Such insight into patterns fundamental to biological mutation should encourage insight into their implications for innovation in wider society. The potential relevance has been argued separately (DNA Supercoiling as a Pattern for Understanding Psycho-social Twistedness, 2004). The argument has been developed further in the experimental visualization of helical coils (Visualization in 3D of Dynamics of Toroidal Helical Coils: in quest of optimum designs for a Concordian Mandala, 2016).
Any use of "supercoiling" in relation to mutation and innovation is a reminder of the possible inappropriateness of assuming that this can best be comprehended in 3D, especially if significant innovation might be better understood as being of higher dimensionality. Termed compactification, physics makes a case for higher dimensions being "wrapped" up on themselves, or "curled" up on Calabi-Yau spaces, or on orbifolds. Such thinking has been recognized as relevant to the cognitive organization of the transformation processes in music (In Quest of a Dynamic Pattern of Transformations, 2012; Carol L. Krumhansl, The Geometry of Musical Structure: a brief introduction and history, Computers in Entertainment, 2005). Especially relevant to this argument is the work of Dmitri Tymoczko (The Geometry of Musical Chords, Science, 2007) who notes:
A musical chord can be represented as a point in a geometrical space called an orbifold. Line segments represent mappings from the notes of one chord to those of another. Composers in a wide range of styles have exploited the non-Euclidean geometry of these spaces, typically by utilizing short line segments between structurally similar chords. Such line segments exist only when chords are nearly symmetrical under translation, reflection, or permutation. Paradigmatically consonant and dissonant chords possess different near-symmetries, and suggest different musical uses.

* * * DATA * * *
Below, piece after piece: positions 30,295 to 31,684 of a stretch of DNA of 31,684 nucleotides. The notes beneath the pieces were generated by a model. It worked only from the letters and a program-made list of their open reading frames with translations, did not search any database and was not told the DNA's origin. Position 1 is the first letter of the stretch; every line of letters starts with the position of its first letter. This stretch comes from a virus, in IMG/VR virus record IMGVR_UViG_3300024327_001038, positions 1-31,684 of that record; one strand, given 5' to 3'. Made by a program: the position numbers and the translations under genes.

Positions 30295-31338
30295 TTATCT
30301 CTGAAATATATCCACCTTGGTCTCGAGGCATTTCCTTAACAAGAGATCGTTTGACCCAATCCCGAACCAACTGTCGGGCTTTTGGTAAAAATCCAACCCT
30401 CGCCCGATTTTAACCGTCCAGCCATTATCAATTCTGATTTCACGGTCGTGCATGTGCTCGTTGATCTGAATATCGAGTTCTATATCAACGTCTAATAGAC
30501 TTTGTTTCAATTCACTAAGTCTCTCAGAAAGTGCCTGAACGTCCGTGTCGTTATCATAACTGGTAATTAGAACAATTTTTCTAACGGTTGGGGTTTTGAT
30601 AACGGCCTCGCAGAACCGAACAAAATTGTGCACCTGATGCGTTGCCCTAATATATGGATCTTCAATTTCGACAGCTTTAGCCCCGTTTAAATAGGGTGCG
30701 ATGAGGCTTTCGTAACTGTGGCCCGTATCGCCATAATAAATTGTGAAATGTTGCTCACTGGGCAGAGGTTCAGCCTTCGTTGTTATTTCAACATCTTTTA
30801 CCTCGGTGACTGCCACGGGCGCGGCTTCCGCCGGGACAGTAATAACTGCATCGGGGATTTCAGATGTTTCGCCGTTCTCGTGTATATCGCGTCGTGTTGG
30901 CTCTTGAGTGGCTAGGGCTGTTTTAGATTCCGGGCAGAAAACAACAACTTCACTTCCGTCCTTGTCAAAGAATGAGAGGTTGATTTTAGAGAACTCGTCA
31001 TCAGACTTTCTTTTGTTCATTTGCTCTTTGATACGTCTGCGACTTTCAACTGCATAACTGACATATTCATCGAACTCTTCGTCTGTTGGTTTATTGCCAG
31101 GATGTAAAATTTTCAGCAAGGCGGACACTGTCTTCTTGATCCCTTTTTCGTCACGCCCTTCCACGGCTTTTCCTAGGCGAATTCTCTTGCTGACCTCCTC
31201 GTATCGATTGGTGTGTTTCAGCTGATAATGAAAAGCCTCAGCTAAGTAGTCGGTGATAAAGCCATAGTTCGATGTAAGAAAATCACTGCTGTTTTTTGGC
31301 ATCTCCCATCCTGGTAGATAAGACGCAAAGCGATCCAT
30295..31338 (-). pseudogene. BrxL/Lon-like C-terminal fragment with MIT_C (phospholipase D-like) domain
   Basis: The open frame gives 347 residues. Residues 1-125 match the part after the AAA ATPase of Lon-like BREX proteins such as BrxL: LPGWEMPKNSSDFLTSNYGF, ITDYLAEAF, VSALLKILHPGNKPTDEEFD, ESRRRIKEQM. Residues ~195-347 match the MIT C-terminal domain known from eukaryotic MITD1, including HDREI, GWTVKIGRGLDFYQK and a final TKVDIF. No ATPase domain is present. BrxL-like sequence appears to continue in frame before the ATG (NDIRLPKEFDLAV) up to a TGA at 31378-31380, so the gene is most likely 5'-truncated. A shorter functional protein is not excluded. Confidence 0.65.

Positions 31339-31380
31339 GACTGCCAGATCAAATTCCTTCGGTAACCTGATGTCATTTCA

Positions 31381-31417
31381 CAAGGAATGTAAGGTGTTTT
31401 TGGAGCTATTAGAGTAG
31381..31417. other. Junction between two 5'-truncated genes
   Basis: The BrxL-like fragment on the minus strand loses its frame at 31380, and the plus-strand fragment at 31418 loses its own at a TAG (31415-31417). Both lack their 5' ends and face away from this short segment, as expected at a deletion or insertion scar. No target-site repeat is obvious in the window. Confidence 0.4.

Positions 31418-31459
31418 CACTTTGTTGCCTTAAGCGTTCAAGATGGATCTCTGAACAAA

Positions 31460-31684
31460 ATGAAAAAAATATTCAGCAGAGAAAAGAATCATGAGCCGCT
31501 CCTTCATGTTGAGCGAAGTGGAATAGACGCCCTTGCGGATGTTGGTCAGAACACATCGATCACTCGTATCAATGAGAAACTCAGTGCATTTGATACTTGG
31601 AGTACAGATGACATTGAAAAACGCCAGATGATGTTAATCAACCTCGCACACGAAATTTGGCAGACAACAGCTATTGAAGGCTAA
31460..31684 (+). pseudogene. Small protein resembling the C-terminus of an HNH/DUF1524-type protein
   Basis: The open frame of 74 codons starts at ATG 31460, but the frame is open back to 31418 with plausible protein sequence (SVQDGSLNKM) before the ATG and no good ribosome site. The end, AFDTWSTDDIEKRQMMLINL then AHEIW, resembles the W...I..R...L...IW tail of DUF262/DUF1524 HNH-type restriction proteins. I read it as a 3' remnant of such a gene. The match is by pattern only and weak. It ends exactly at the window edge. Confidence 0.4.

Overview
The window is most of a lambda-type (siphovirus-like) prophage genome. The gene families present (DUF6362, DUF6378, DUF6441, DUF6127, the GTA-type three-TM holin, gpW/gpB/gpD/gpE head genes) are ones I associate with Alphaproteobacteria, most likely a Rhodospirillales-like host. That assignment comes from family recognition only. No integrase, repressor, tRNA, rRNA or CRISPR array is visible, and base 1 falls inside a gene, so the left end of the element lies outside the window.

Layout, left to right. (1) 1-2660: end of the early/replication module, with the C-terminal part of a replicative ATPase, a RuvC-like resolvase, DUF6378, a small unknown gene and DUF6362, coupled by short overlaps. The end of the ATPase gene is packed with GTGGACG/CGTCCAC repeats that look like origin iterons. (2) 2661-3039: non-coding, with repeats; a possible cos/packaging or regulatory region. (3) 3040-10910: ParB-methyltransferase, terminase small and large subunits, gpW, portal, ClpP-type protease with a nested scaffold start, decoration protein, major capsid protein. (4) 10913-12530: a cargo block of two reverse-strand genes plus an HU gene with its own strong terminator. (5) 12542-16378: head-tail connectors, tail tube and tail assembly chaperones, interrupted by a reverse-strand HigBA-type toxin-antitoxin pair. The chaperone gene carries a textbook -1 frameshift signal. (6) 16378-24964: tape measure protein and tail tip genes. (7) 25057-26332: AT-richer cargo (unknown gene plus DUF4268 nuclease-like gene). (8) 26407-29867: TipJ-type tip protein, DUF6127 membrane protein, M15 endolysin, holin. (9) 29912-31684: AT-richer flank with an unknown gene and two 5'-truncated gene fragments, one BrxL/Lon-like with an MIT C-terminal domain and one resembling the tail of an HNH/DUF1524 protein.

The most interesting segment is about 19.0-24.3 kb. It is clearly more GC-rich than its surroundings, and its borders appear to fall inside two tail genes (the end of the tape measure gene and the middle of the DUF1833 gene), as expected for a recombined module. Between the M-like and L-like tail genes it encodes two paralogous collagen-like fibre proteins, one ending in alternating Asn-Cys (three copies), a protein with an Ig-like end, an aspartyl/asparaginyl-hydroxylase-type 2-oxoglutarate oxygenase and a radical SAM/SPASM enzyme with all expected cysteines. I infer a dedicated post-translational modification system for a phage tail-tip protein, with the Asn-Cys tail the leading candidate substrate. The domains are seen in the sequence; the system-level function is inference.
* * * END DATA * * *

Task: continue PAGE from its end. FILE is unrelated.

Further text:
Given the cognitive intimacy of musical comprehension and appreciation, associating the higher cybernetic orders of self-referential feedback (noted above) with the cognitive implications of 3D helices might be usefully explored in terms of such dimensional compactification and supercoiling.
So framed, the external links between the "upper" and "lower" ends of the 3D helix depicted above, combined with the hexagram patterning of the Star of David, suggest further possibilities as indicated by representation of the latter in 3D (Framing Global Transformation through the Polyhedral Merkabah: neglected implicit cognitive cycles in viable complex systems, 2017).
Quadruple helix / Quadskelions -- Quintuple helix / Quinskelions? As indicated with respect to the parametric renderings of the triskelion, the possibility of "polyskelions" can be readily envisaged (J. Jacquelin, Parametric equations and specifications of a triskelion (triple spiral), Mathematics Stack Exchange, 30 January 2014). As adapted from the images there, these would take the following form. The coloured variants are included to emphasize the manner in which each could be understood as "engaging" with the environment and informed by it -- with the triskelion as the first in the sequence to suggest an "interior" and to function as a form of container.
|Comparative renderings of "polyskelions"|
|Adapted from depictions by J. Jacquelin (Parametric equations and specifications of a triskelion (triple spiral),
Mathematics Stack Exchange, 30 January 2014).
The above panels offer a reminder that both the "skelions" and any helices can be of distinctive chirality, with whatever that may imply, as explored in another context (Unquestioned Bias in Governance from Direction of Reading? Political implications of reading from left-to-right, right-to-left, or top-down, 2016). Given that DNA can take both right and left-handed forms, is the Triple Helix model understood to be based on a right-handed or left-handed spiral -- and what would any such difference imply?
|Engaging with otherness: binary, ternary, quaternary and quinary relationships ?
Arrows are associated with the double spirals to indicate the nature of their systemic linkage with neighbouring spirals. The directions of the arrows alternate as an indication of input and output of information.
In "emitting" the coloured arrows, the spirals are assumed to be associated with the same colours in all the images (as used above: left=blue, right=red, upper/lower=green, except in the 4-and 5-fold cases),
The binary condition, typical of conflictual situations, is shown as transformed through an emergent third perspective (the triskelion), whether mediating (above), or engendering (reversed, as with an engendered child).
Of particular interest is the manner in which systemic continuity is established paradoxically through the centres of each spiral (as "cognitive wormholes"). If any central whorls are occluded in some way, this would suggest an inauthentic relationship, even a systemically pathological condition.
The animation would need to be further extended to take appropriate account of chirality.